Such is life: short and brutish or long and feeble.  But in this Viking saga there is contained a warning: we of Northern stock were once quite different from how we are today, and we could return to that state in the future.

But it is not as simple as ‘civilized = weak, barbaric = strong’.  There are twists and roundabouts in this story.

Ancient Rome triumphed over many barbaric tribes because, being civilized, they were larger, better armed and more organized.  Civilized government allows a state to exist on a massive scale.  That is, I guess, the point.

On the other hand, when Rome finally let in too many Goths all at once, the newcomers found that the Romans had grown weak after having the state protect them from criminals for so long, and that if they strode into Romans towns they could take what they wanted without meeting any resistance.  So they did, and the empire collapsed.

A millennium later European civilization recovered and was easily able to sweep away primitive cultures wherever in the world they found them.

And today, civilization’s strength is again waning, with both East and West suffering unsustainably low birthrates and staring down the barrel of disappearance or replacement.  It seems that it is barbarity’s turn again.

Charles Murray warned long ago that the New Left, puritanical as it is about anything remotely touching upon race, sex and that sort of thing, might one day break its cognitive dissonance in an extreme and dangerous over-correction.  Perhaps it is from that side, not the hard right, that our people might again plunge into savagery.

Personally, I’d rather just stick with civilization.  But suit yourselves.

America’s favourite anti-American, part 2

Book review of Prejudices by H.L. Menken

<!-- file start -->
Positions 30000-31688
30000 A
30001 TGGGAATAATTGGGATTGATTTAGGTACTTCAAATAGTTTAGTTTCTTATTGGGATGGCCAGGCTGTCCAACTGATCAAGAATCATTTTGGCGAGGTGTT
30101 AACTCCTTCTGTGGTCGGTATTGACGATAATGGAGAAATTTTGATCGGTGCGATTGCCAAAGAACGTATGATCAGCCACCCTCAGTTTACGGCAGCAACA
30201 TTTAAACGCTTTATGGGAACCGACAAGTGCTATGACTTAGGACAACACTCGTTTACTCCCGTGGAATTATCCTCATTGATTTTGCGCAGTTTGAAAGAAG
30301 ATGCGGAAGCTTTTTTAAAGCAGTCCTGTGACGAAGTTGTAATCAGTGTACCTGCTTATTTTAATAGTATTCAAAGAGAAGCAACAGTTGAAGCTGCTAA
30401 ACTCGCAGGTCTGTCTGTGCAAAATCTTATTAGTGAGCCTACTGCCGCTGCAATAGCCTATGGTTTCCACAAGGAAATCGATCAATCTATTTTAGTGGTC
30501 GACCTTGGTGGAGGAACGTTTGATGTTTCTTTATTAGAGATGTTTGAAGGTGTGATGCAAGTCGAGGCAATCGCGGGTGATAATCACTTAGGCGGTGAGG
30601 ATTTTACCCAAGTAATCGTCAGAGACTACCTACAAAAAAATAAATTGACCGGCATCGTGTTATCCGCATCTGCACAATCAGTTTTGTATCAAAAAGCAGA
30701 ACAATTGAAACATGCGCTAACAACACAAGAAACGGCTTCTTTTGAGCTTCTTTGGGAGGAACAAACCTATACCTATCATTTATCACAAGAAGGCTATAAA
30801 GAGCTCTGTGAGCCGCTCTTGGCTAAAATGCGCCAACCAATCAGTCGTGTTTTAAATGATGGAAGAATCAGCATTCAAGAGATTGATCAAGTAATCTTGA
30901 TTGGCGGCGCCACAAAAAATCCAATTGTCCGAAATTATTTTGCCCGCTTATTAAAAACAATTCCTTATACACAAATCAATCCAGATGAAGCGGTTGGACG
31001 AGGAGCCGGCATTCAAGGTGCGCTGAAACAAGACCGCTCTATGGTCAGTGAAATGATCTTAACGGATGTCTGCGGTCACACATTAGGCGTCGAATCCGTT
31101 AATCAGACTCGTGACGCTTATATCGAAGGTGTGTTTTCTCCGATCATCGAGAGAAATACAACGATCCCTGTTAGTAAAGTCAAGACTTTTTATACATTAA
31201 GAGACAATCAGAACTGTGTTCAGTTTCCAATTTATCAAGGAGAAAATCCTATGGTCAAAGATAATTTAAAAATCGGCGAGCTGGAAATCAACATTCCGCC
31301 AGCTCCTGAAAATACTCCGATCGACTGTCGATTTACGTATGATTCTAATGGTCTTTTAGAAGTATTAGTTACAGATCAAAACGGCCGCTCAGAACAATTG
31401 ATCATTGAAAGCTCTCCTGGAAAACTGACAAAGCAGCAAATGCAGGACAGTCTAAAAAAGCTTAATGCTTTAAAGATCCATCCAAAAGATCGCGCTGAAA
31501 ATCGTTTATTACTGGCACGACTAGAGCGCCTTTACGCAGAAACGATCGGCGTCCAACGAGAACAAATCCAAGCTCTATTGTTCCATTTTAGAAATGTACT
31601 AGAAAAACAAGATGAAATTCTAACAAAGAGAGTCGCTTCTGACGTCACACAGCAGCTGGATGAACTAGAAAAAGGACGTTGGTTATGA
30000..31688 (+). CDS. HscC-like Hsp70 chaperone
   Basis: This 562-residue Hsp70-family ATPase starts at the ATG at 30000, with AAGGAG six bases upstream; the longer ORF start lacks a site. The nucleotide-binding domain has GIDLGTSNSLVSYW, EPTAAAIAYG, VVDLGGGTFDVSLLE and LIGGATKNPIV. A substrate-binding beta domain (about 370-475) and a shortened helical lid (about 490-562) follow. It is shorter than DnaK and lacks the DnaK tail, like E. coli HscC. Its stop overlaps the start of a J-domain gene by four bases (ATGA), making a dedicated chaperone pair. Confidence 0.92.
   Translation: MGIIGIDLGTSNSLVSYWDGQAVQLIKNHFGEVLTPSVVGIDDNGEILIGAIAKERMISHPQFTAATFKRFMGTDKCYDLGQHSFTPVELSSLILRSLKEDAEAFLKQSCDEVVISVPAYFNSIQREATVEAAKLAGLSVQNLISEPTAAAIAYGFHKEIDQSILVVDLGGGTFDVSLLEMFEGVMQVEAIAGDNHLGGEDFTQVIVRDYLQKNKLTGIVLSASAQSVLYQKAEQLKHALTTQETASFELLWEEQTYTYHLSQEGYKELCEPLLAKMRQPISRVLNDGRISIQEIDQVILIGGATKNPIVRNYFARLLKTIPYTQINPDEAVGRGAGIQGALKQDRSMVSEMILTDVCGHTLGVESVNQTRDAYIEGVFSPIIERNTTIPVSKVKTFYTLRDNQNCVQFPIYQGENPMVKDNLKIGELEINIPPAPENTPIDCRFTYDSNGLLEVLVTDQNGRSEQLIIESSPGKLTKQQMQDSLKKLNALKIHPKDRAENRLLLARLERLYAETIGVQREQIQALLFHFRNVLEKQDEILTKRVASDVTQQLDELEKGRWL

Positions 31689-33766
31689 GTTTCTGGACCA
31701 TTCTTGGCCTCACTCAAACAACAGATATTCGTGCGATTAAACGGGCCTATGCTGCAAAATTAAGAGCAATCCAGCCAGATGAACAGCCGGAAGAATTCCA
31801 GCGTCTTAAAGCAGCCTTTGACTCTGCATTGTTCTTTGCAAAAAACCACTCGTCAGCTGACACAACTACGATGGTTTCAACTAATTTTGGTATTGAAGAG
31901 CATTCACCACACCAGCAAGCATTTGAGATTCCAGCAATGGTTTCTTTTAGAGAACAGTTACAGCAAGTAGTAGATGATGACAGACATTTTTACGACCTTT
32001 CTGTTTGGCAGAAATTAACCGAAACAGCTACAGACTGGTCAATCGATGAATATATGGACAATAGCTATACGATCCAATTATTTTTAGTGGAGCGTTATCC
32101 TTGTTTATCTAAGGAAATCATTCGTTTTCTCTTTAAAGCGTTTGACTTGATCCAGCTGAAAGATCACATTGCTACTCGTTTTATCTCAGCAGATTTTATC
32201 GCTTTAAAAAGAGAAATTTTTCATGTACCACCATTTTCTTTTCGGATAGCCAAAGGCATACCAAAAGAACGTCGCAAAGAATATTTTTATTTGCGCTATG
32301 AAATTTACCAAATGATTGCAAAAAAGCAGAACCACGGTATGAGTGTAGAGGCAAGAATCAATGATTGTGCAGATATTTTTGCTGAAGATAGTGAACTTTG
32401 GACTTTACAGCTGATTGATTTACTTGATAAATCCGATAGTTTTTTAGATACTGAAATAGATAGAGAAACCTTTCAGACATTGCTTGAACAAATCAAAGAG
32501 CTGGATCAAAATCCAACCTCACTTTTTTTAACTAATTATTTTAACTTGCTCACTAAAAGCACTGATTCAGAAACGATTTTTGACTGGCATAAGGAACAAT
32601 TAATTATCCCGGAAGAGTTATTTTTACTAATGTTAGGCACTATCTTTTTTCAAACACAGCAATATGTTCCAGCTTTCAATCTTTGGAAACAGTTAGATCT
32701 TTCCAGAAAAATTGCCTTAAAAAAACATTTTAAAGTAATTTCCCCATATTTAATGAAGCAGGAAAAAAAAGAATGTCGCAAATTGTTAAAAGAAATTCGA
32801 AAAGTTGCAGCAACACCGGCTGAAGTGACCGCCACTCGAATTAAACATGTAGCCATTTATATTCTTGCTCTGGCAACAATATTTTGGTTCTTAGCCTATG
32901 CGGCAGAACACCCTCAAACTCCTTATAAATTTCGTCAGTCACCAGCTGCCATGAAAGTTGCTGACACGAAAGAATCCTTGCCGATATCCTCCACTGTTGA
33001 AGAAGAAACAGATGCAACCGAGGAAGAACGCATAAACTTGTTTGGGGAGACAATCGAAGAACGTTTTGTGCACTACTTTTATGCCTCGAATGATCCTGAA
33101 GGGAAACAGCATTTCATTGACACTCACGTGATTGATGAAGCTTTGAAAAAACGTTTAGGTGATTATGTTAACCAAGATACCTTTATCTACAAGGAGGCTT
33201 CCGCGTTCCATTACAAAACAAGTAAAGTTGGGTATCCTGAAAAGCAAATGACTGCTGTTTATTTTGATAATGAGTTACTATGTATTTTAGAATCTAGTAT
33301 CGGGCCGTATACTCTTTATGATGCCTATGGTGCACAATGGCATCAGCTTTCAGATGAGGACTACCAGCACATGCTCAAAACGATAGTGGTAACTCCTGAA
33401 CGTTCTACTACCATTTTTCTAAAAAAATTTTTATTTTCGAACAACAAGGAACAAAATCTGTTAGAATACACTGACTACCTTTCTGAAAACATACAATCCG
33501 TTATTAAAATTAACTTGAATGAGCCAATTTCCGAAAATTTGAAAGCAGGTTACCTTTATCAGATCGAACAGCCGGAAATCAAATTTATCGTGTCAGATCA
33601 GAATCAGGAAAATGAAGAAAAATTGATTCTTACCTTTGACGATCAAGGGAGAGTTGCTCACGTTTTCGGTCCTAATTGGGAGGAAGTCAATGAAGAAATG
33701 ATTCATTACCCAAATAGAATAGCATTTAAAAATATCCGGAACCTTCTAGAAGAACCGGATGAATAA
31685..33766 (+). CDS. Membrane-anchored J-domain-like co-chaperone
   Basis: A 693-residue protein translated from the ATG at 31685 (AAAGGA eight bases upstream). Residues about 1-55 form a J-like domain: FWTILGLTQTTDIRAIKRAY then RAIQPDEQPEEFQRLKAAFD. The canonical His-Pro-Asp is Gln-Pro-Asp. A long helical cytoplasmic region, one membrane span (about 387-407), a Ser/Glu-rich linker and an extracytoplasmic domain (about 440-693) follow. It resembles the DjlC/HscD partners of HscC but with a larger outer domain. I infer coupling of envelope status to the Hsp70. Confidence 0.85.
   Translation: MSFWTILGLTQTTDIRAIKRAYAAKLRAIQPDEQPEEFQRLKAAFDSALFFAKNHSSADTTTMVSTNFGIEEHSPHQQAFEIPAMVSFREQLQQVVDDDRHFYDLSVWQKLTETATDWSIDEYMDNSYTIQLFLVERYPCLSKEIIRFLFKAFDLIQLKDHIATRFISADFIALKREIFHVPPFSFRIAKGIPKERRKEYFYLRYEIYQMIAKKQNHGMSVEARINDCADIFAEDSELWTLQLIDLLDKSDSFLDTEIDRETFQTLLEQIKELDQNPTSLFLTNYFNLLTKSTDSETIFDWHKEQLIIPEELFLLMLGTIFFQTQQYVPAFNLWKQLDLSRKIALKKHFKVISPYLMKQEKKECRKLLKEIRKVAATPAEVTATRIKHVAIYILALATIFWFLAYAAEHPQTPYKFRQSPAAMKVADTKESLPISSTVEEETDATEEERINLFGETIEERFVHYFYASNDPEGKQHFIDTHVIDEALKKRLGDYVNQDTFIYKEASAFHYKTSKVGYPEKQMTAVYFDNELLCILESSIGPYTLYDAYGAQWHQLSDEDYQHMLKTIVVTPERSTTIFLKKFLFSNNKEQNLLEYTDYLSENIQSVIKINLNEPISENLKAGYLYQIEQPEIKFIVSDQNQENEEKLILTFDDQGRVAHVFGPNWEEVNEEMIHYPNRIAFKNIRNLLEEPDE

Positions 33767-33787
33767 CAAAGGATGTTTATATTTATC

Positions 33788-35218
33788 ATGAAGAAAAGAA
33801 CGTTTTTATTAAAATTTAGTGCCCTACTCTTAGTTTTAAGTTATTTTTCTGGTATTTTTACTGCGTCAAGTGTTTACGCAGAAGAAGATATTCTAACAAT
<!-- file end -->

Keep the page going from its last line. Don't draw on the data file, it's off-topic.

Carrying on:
We previously looked at Menken’s withering attacks on US involvement in WWI, the lack of protest against wartime curbs on Constitutional freedoms, sheep-like political views and Prohibition.

In Prejudices, Menken goes into some of the underlying human traits that prompt such cruelty and stupidity.  On the over-the-top violence committed against olde-time sinners – “saloon keepers, prostitutes, . . . believers in the Darwinian hypothesis, . . . adulterers”, he says: Read More

America’s favourite anti-American, part 1

Book review of The American Credo by H.L. Menken.

There was a girl I knew from a perfectly bourgeois, conventional family in the suburbs.  The mother was a high-school teacher.  The father sold computers.  One day her middle-aged parents, after years of dreaming about it, set off on a trip to America to visit Disneyland.  Unfortunately, they were denied entry to the United States as the father was recorded in US security files as being ‘anti-American’.

It wasn’t a complete misunderstanding – turns out he’d Read More

The good news from Tacos

Book review of Finally, Some Good News by Delicious Tacos.

Have you ever had one of days when you thought your life would be improved by a nuclear holocaust?  I sometimes get them when a customer explains to me, like I’m a retarded child, just how I ought to do my job.  Or when the water’s off for no reason whatsoever.  Or when I don’t get to have sex, which I guess is every day.

Delicious Tacos, of the eponymous blog, has days like that, too.  So many, it seems, that he wrote a book about it.  He takes his real life, known to many of us intimately through his long-running blog, hurls some really big bombs into it, and sees what happens.

The results are quite impressive.

Mr. Tacos has a very strange problem with women – they only want him for Read More

Diary of a ChiCom

Book review of Diary of a Madman, and other stories by Lu Xun.